4. Conclusion: A 21st Century Multilateralism

Investments in these three key areas—technology, climate, and people—are critical. But again, we cannot do it without cooperation. Keynes gave us a framework—a ‘multilateralism for the 20th century’ that served us well. Now we must update it for a new era.

What would a ‘21st-century multilateralism’ look like? Let me suggest a few basic principles:

  • It would be more representative, with a better balance between advanced economies and the voices of the emerging and developing countries.
  • It would be more open and ‘listening’—not only to official but also non-official voices, those of communities and social organizations based on common interest. 
  • It would be more results-oriented, with more concrete deliverables—which would reinforce the benefits of cooperation, both economic and social.

Updating the multilateral framework also means updating multilateral institutions, including the IMF. If Keynes were to visit the Fund today, I suspect he might be surprised by how much we have changed in scale, scope and character.

Just since the pandemic, we have provided about $1 trillion in liquidity and financing to our 190 member countries. We introduced programs for emergency financing and direct debt relief for our poorest members. And our macroeconomic work now includes a focus on climate, gender, and digital money. We are the only institution in the world empowered by our members to carry out regular “health checks” of their economies. Providing impartial analysis and advice is critical, especially in a world of fake news and political polarization.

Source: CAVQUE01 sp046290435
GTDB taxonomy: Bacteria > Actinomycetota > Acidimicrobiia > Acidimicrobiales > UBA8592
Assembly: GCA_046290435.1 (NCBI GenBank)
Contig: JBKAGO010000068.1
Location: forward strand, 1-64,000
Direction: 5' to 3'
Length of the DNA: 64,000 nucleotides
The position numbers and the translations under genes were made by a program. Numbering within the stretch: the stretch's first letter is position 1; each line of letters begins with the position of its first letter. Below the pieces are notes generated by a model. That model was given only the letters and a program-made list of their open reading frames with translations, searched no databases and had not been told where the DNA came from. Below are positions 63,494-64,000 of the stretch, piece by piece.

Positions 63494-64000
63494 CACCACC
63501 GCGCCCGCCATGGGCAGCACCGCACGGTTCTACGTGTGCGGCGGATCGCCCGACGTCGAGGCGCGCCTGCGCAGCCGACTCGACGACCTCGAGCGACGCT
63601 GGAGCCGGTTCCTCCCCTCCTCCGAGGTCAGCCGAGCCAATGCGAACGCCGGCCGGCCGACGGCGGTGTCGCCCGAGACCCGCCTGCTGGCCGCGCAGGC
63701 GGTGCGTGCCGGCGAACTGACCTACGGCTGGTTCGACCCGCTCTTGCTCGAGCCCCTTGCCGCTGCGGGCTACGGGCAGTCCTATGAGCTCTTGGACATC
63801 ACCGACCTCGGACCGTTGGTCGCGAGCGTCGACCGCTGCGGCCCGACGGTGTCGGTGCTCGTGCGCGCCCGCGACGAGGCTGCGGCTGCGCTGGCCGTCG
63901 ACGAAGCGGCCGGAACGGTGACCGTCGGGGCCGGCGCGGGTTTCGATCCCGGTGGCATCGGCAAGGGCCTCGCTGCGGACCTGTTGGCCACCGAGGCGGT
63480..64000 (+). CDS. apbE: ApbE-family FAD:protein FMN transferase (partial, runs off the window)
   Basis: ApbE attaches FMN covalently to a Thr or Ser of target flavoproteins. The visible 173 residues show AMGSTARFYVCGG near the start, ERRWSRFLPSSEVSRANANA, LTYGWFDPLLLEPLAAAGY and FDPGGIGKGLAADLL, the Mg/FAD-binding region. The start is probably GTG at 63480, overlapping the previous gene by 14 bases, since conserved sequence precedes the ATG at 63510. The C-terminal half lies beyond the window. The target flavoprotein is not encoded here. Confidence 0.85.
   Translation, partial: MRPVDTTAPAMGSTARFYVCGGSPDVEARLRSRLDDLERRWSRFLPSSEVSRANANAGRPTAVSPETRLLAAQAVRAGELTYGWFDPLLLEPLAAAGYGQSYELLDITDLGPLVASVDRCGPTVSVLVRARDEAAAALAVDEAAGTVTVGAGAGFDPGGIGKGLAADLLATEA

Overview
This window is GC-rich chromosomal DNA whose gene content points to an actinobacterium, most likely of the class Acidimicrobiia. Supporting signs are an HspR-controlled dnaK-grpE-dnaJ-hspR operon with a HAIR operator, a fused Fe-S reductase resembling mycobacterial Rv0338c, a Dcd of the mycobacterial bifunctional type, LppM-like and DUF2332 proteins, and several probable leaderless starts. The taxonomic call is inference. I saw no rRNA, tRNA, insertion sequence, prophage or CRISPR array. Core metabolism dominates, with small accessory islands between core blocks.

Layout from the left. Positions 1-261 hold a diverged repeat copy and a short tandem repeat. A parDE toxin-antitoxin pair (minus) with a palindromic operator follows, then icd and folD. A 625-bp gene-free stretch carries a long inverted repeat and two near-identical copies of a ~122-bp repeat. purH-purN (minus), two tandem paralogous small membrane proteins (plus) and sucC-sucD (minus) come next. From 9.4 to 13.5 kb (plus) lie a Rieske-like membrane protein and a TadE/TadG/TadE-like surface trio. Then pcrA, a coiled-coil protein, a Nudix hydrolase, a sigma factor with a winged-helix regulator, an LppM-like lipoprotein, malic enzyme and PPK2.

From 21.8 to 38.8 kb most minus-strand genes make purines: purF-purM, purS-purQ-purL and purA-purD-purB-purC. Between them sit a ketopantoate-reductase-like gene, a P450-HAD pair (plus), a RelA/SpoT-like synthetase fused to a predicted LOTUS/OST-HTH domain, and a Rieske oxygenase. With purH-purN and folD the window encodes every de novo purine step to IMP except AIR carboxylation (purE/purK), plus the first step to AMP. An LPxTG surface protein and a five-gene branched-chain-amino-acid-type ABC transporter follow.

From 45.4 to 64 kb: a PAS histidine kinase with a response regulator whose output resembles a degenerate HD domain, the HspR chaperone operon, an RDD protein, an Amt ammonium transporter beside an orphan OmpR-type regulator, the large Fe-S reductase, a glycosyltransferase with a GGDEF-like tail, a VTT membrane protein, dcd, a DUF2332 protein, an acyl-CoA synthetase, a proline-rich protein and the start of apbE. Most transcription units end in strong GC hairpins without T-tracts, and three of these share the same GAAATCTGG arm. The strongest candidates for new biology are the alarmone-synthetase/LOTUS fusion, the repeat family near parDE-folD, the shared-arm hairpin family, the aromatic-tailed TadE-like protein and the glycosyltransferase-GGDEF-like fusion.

We also recognize the need to put in place better measurement of wealth that goes beyond the traditional GDP, that values not only produced capital, but also nature, people, and the fabric of societies.

I hope Keynes would approve of a “global balance sheet” that includes an expanded set of assets and recognizes the valuable services provided by the environment, the value of the knowledge and ingenuity embodied in people and the value of good governance. And he might be astonished to see so many women, including in positions of power.

I think he would like what he sees and would encourage us to go even further as a global “transmission line” for sound economic policies, financial resources, knowledge—and as the ultimate platform for global economic cooperation. This remains the “special ingredient”. We cannot have a better world without cooperation. On this most fundamental of points, Keynes was again right!

He is perhaps best remembered for something he wrote in 1923: “In the long run, we are all dead”—by which he meant the following: Instead of waiting for market forces to fix things over the long run, policymakers should try to resolve problems in the short run. It’s a call to action, a vision of something better and brighter.

And it’s a call to which I for one am determined to respond — to do my part for my grandchildren’s better future. Because, as Keynes put it in 1942: “In the long run almost anything is possible.”

By Kristalina Georgieva

IMF Managing Director.